1.         Introduction

As in other jurisdictions, Russia’s insolvency legislation is based on the pari passu principle. However, this principle is subject to certain exceptions, specifically with respect to shareholders and other non-arm’s length creditors, such as the controlling persons of an insolvent company (“Affiliated Creditors”).

In practice, Affiliated Creditors use other instruments (e.g. loans, intergroup supplies etc.) to have their claims listed in the creditors’ register of an insolvent company.

First, this enables such creditors to control insolvency proceedings through participation in the creditors’ meetings, to block the approval of important decisions, and to appoint a favorable insolvency manager etc. Second, having their claims listed enables Affiliated Creditors to return their de facto investments through insolvency proceedings. This is despite the fact that the financial distress of the company often stems from improper management by these Affiliated Creditors.

To prevent such adverse practices, which harm the interests of independent creditors, the Russian courts drew up rules on the subordination of Affiliated Creditors’ claims. This article is an overview of subordination mechanisms and their development in the recent practice of the Supreme Court of the Russian Federation (“SC”) and State Arbitrazh (commercial) Courts.

2.         Subordination rules

Federal Law No. 127-FZ dated 26 October 2002 “On Insolvency (bankruptcy)” (the “Bankruptcy Law”) does not directly provide for the subordination of Affiliated Creditors’ claims. Only claims arising out of corporate participation are disallowed from inclusion in the creditors’ register of an insolvent company.[1]

Court practice has expanded this rule to the claims of Affiliated Creditors under ordinary civil contracts. In 2010, the Supreme Arbitrazh [State Commercial] Court disallowed a claim of a debtor’s shareholder under a surety agreement. The court held that shareholders bear the risk of mismanagement of the debtor so that they cannot have their claims satisfied alongside independent creditors.[2] However, court practice on this issue remained controversial and sometimes more lax approaches were employed.[3]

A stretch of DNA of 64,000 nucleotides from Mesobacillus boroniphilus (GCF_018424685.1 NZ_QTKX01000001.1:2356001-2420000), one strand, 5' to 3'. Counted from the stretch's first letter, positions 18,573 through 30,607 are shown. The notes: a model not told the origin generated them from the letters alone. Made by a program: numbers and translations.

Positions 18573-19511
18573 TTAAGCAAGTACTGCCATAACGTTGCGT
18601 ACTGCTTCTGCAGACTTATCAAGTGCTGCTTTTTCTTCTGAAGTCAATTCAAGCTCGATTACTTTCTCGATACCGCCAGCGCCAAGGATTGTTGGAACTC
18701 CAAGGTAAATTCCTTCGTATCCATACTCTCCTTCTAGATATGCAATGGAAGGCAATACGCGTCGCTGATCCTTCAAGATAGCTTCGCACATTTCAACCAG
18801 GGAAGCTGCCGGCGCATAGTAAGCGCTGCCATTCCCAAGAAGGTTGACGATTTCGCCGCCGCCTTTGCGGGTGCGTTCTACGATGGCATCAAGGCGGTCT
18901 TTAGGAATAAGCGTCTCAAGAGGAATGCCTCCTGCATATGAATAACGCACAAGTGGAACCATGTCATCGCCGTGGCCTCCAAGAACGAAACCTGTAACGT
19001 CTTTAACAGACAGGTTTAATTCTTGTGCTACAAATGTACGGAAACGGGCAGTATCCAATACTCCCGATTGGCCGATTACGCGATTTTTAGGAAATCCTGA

On 29 January 2020, the SC issued an Overview of the Court Practice related to Affiliated and Controlling Creditors’ Claims in Insolvency Proceedings (“the Overview”). The Overview is aimed at providing a uniform approach to the criteria and conditions for subordination of Affiliated Creditors’ claims.

3.         Whose Claims Are Subject to Subordination?

According to the Overview, the Russian courts may subordinate the claims of both affiliated and controlling persons of an insolvent company.

The formal criteria for affiliation are ownership of more than a 20% participation interest (20% of shares) or belonging to the same group of companies.[4] However, courts have moved beyond the formal criteria and introduced the so-called “factual” affiliation. “Factual” affiliation can stem from the fact that a creditor and a debtor have the same counterparties[5] or the same ultimate beneficial owner.[6] The list of affiliation criteria is not exhaustive.

The Bankruptcy Law defines a controlling person as an individual or legal entity entitled to give mandatory instructions to the debtor or otherwise direct its actions.[7]

4.         Criteria for Subordination

a.         Capital contribution